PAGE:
I have a feeling that sometimes the way we learn history is not adequate, that dry facts do not help us understand well what happened. We should learn about the past from a broader perspective. This is one of the reasons why I initiated the establishment of the Mashmaut Centre in 1994. The word “mashmaut” is an acronym where individual letters in Hebrew mean heritage, the Holocaust, tradition, values, and the rebirth of the state of Israel. The Centre is a platform for the entire community – especially teachers, students, and soldiers. Thanks to its work, numerous meetings, seminars, and workshops are being held. It is a real platform for dialogue. The Holocaust survivors can tell their stories, and it is often the first time for the young generations to listen to them in this way. We talk not only about history before and after the war, but also about humanism, the state of Israel, and our future. About ten thousand students visit us every year.

It is important for me to build relations between Israel and Poland. As a result of our work, a partnership was established between Kiryat Motzkin where the Centre operates, and two Polish cities – Radzyń Podlaski and Włodawa, and in November 2020 – also Bystrzyca Kłodzka is in a process for partneship. Thanks to this, young people take part in a special exchange. Every year, a group of Polish students comes to Kiryat Motzkin for a study visit. During the workshops we organise, their perception of Israelis and Jews changes, and numerous stereotypes are debunked. At the beginning, young Poles and Israelis write down what they think about each other. At the end of the project, they read their first notes and see how much their feelings have changed over the course of a few days. It is a great experience for me to see how easily they integrate and how much they connect. They form lasting bonds and maintain contacts with each other after they leave. Similarly, young people from Israel also visit Poland. This is how the future is built. I believe that changes take place thanks to ordinary people and their people-to-people contacts.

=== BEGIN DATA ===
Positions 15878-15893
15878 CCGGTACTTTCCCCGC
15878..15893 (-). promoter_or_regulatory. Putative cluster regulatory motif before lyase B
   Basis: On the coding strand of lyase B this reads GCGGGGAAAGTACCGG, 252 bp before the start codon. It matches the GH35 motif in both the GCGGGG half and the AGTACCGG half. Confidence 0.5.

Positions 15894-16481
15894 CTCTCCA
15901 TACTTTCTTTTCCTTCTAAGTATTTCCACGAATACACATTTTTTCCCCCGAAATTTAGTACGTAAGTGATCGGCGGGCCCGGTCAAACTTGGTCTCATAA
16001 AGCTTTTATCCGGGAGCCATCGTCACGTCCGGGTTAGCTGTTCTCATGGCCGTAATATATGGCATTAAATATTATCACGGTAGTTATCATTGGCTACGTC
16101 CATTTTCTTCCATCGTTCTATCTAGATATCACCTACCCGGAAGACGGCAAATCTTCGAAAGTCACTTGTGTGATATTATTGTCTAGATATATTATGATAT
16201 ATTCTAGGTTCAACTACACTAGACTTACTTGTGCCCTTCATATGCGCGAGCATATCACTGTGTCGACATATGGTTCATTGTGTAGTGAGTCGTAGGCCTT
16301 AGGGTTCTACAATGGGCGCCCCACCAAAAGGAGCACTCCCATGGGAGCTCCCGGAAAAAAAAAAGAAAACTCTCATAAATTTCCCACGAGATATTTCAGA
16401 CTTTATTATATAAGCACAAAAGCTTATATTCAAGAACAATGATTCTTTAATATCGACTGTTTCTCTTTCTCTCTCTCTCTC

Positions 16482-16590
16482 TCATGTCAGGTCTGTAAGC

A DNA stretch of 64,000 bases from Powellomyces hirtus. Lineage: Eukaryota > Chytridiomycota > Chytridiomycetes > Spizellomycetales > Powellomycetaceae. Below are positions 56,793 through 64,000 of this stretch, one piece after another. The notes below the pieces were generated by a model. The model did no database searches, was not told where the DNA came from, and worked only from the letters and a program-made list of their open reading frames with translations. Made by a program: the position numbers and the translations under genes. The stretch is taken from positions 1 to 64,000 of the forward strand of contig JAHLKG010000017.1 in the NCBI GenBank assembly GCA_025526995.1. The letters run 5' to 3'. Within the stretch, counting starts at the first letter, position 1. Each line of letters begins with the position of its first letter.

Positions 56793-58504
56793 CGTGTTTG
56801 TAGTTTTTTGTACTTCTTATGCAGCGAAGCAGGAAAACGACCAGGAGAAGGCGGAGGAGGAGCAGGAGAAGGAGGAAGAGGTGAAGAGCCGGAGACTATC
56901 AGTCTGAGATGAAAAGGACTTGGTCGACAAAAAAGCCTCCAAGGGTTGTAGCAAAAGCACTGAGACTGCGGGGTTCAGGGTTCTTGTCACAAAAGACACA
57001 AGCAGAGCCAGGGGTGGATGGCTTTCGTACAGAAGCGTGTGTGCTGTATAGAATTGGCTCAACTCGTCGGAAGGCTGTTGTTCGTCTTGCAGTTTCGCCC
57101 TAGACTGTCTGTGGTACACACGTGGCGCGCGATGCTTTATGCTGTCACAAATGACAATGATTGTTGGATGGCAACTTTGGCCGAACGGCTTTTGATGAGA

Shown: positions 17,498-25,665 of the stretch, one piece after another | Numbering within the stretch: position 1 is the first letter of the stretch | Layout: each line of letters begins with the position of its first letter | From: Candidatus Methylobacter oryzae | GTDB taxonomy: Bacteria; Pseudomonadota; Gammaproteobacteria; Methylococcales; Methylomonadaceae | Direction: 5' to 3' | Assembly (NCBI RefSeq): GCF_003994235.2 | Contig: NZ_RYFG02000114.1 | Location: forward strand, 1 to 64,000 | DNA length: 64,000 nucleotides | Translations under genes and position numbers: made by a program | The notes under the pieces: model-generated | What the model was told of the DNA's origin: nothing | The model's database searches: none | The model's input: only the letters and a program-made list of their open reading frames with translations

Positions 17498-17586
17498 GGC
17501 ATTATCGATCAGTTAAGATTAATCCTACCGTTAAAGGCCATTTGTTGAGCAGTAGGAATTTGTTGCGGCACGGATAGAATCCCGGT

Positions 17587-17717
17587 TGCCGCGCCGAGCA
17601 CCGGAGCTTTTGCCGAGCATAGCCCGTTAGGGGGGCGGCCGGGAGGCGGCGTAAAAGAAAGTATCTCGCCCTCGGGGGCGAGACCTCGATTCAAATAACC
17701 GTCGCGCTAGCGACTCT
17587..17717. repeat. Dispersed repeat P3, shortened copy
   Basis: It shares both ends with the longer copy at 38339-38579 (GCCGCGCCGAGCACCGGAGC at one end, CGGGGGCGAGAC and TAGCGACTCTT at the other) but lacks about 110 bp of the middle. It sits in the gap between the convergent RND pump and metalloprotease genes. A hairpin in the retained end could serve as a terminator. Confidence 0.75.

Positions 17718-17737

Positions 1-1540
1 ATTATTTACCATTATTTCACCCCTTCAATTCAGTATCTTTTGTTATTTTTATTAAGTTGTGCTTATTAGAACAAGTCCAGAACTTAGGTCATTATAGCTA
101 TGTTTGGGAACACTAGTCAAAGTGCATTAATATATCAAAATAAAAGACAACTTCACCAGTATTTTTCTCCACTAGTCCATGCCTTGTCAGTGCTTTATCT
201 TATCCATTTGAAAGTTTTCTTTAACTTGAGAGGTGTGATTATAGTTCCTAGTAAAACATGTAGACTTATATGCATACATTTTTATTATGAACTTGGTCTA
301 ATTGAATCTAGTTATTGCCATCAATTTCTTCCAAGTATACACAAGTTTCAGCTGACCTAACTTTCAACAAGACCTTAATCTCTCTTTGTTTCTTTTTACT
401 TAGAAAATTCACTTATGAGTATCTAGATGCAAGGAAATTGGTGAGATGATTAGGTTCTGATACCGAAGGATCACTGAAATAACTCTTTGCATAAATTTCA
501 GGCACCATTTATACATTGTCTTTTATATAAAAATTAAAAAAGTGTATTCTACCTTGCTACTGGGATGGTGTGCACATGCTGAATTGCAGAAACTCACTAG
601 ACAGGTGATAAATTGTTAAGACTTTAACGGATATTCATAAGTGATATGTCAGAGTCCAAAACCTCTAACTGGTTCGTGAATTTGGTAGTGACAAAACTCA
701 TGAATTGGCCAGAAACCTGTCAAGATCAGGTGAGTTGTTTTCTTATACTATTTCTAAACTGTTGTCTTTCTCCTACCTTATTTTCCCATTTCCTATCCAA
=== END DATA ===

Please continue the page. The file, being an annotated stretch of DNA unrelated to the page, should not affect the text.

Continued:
It is important for me to build relations between Israel and Poland. I believe that changes take place thanks to ordinary people and their people-to-people contacts.

However, one cannot think about the future without knowing what happened in the past. There was a time when the Holocaust was not mentioned too often in Israel. Several decades were needed for people to become ready to recall it again. I discovered that the memory about these events was implemented in the army. There were Israeli pilots, still children during the Holocaust, who had never told anyone about their past before. I devoted my Postdoctoral dissertation to that subject. I observed that thirty percent of Israeli pilots were Holocaust survivors, which no one knew about. They started talking about their past at the end of the 1970s and in the 1980s. My father told me about what he experienced during the war only in 1997. I am glad that I was able to take him to Poland four years before his death. This is the first time he visited this country after the war.
I believe we must preserve the remembrance because it has a big impact on who we are. The memory of what happened should be kept alive.

We must act to overcome difficulties in our relations and build bridges between Jews and Poles. We should meet, talk, learn about the past so that it is easier for us to understand each other and create a good, common future.